This elaborate water vessel was intended for handwashing. A specialty of metalworkers in German-speaking lands for centuries—from the twelfth to the fifteenth—they are called aquamanilia, from the Latin words for water (aqua) and hand (manus).
Broad-chested, mane protruding, and mouth open, the lion is unabashedly proud and alert. To create this exceptional king of the beasts, the artist first made a rough clay model and then molded wax around it. Next he coated the wax with a mixture of brick, clay, and ashes before melting the wax to form a space that could be filled with molten metal.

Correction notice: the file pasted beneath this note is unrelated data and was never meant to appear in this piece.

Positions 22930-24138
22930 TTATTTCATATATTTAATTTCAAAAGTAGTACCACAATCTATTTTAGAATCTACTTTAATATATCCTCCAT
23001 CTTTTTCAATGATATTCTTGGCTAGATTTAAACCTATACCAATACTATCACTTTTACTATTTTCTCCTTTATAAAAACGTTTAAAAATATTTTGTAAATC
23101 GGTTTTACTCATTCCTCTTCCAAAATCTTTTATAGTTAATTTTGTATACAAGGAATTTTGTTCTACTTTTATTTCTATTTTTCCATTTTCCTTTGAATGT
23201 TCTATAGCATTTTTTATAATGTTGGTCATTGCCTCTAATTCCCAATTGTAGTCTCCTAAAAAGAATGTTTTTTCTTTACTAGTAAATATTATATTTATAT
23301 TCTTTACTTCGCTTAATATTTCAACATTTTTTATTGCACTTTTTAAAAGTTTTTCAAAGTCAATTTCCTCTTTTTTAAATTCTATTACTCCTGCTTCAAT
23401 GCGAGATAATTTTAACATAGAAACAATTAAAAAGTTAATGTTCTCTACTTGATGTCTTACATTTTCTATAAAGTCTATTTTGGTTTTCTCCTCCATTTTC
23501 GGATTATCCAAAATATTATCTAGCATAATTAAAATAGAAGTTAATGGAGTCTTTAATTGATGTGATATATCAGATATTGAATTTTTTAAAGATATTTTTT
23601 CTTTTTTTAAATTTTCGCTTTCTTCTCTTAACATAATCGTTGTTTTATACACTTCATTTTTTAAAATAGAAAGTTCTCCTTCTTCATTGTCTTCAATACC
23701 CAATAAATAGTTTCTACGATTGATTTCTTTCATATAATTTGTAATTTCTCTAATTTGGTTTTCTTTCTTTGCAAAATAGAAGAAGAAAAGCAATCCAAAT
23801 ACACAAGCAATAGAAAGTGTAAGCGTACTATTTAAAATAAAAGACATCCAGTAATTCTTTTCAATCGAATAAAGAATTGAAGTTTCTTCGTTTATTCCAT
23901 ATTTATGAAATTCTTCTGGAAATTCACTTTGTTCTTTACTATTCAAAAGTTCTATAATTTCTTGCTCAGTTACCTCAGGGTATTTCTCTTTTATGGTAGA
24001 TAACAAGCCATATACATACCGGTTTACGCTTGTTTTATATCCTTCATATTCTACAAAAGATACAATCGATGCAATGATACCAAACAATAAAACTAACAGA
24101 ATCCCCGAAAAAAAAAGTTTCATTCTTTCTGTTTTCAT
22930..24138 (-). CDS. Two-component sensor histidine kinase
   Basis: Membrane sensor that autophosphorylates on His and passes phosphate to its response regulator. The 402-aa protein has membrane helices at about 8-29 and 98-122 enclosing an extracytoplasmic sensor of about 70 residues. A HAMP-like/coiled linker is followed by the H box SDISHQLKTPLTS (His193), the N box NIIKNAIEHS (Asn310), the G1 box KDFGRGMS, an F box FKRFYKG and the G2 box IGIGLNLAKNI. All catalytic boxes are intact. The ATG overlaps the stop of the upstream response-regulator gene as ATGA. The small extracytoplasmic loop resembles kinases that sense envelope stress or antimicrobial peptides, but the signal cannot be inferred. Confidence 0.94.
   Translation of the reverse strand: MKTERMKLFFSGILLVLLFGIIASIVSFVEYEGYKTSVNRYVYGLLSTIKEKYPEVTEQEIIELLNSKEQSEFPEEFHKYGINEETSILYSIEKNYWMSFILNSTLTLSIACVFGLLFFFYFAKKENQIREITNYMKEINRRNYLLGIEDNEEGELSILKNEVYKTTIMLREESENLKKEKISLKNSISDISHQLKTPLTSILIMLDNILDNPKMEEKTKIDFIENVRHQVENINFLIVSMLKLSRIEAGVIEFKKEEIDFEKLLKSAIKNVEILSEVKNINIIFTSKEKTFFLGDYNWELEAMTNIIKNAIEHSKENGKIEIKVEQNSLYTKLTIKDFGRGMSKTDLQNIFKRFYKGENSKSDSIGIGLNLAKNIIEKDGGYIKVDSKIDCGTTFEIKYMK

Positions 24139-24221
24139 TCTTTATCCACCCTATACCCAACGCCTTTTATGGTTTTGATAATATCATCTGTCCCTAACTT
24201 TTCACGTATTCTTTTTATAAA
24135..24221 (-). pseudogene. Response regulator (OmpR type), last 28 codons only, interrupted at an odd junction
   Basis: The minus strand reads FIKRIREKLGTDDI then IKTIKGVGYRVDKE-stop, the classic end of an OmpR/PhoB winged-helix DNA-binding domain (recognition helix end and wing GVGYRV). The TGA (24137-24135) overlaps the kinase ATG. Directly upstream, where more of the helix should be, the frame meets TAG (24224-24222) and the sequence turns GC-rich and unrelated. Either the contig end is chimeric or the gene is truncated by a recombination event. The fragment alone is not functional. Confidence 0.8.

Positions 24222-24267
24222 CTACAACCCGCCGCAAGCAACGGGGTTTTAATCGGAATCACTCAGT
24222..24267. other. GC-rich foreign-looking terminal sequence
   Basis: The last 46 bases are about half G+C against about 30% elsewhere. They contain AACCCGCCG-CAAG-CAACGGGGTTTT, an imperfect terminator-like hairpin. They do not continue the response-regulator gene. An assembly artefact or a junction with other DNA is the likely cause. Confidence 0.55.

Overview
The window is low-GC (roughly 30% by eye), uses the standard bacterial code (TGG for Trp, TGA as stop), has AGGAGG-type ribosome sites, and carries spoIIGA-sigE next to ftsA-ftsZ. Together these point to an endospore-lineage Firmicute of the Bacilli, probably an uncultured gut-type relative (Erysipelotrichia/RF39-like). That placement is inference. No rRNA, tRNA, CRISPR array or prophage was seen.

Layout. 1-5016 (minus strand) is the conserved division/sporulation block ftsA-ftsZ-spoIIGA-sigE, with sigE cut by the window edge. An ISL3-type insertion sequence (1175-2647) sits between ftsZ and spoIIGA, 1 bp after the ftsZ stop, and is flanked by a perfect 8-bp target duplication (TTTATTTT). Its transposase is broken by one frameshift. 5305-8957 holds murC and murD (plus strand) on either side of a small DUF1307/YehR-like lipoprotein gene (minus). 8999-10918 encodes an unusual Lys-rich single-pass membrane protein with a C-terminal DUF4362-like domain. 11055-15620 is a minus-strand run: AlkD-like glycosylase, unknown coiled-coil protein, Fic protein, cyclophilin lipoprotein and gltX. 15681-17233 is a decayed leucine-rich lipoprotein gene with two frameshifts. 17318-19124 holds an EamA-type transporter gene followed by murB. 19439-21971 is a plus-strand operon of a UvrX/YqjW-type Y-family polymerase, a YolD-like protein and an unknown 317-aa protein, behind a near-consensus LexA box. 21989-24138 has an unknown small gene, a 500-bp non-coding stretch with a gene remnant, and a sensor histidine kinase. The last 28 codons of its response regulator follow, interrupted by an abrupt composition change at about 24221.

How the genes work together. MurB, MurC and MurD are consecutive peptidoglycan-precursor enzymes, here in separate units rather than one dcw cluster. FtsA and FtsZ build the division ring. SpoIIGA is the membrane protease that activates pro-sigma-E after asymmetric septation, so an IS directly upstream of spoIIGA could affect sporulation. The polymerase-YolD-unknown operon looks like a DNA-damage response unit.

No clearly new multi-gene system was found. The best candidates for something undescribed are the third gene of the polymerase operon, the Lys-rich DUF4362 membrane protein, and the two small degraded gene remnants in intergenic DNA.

Gross, London ; Sotheby's, London British (July 7, 1994, lot 16)
New York. Bard Graduate Center: Decorative Arts, Design History, Material Culture. "Lions, Dragons, and Other Beasts: Aquamanilia of the Middle Ages. Vessels for Church and Table," July 12, 2006–October 15, 2006.
Tokyo Metropolitan Art Museum. "Earth, Sea, Sky. Nature in Western Art: Masterpieces from the Metropolitan Museum of Art," October 6, 2012–January 4, 2013.
Beijing. National Museum of China. "Earth, Sea, Sky. Nature in Western Art: Masterpieces from the Metropolitan Museum of Art," February 8, 2013–May 9, 2013.